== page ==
Reports out of South Carolina show a considerable acreage of corn is being cut for silage due to poor yield potential. Some growers were also finding a considerable presence of smut in corn fields.
In North Carolina, growers were hopeful scattered showers would keep crops from deteriorating.
Virginia, meanwhile, continued to experience diverse weather conditions. However, most of the state continued to suffer with dry conditions brought on by high temperatures and hot winds.
Here’s how the various USDA/NASS state field offices reported the situation in the upper Southeast for the week ending Aug. 3.
North Carolina received between 0.02 and 2.49 inches of rain throughout the week. Laurinburg had the most precipitation with 2.49 inches.
Average temperatures ranged from 67 to 84 degrees. The Mountain Region received scattered showers during the week and the conditions of the crops remain unchanged. The rest of the state saw similar conditions and farmers are hopeful the scattered showers will keep the crops from deteriorating.
There were 6 days suitable for field work, compared to 5.8 from the previous week. Statewide soil moisture levels are rated at 12 percent very short, 47 percent short, 41 percent adequate and zero percent surplus.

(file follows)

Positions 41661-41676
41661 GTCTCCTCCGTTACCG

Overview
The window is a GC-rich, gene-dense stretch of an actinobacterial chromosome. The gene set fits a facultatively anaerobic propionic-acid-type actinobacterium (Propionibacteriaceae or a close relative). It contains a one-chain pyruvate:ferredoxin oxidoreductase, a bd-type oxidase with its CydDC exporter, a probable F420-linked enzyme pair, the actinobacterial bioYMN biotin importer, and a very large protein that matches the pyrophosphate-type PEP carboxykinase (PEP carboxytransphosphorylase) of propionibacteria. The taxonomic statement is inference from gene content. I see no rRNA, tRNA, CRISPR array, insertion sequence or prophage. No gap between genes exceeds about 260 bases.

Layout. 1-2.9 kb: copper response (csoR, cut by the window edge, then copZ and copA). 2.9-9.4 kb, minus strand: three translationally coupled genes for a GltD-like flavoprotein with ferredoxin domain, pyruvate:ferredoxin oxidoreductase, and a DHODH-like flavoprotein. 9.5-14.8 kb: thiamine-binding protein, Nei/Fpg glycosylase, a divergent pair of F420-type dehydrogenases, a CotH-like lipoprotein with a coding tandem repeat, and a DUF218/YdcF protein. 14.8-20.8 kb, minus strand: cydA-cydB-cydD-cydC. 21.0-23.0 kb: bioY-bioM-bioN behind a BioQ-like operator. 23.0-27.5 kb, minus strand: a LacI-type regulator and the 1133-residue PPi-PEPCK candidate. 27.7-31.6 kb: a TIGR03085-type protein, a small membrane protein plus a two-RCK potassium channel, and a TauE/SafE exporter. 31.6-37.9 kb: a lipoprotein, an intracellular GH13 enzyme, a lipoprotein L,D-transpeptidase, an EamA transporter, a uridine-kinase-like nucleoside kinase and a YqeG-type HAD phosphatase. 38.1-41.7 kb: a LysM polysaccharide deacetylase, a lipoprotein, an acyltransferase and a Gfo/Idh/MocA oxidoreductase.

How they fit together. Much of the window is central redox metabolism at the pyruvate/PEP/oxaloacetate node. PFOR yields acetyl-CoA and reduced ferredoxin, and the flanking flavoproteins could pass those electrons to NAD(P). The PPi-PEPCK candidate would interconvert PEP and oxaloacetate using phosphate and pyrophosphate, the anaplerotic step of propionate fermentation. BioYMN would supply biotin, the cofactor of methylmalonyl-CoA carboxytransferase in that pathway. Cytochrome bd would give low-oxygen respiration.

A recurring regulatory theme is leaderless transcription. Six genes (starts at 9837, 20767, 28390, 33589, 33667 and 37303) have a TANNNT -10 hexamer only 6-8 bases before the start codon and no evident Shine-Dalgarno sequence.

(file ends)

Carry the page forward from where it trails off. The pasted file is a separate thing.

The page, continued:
Activities during the week included the harvesting of hay, peaches, and tobacco, and scouting for pest and disease problems.
Scattered thunderstorms continued once again for another week across the state. Many areas that had been missing out on the precipitation were more fortunate this time around. However, higher than average temperatures have been drying out soils not long after the rains have fallen.
Average soil moisture ratings were 24 percent very short, 45 percent short, and 31 percent adequate. There was a statewide average of 6.1 days that were suitable for field work.
There are more reports of corn acreage being cut for silage, because of the lack of yield potential. Some growers were finding considerable presence of smut in their fields. Conditions were 49 percent very poor, 26 percent poor, 19 percent fair, and 6 percent good.
Cotton farmers were scouting for pests, but many have not applied any significant control applications yet. Conditions changed little from last week and were 12 percent very poor, 21 percent poor, 35 percent fair, 31 percent good, and 1 percent excellent.
Likewise, peanut producers were still scouting for larvae and stink bugs. Conditions were 8 percent very poor, 3 percent poor, 37 percent fair, 50 percent good, and 2 percent excellent.
Soybeans continue to improve where rainfall has fallen. Conversely, areas short of moisture have gone the other way in part due to the increased demand from the heat. Conditions were 14 percent very poor, 28 percent poor, 41 percent fair, and 17 percent good.
Sweet potatoes were 10 percent very poor, 15 percent poor, 40 percent fair, and 35 percent good.
Tobacco looks okay, but is not a bumper crop by any means. Conditions were 8 percent very poor, 7 percent poor, 46 percent fair, 35 percent good, and 4 percent excellent.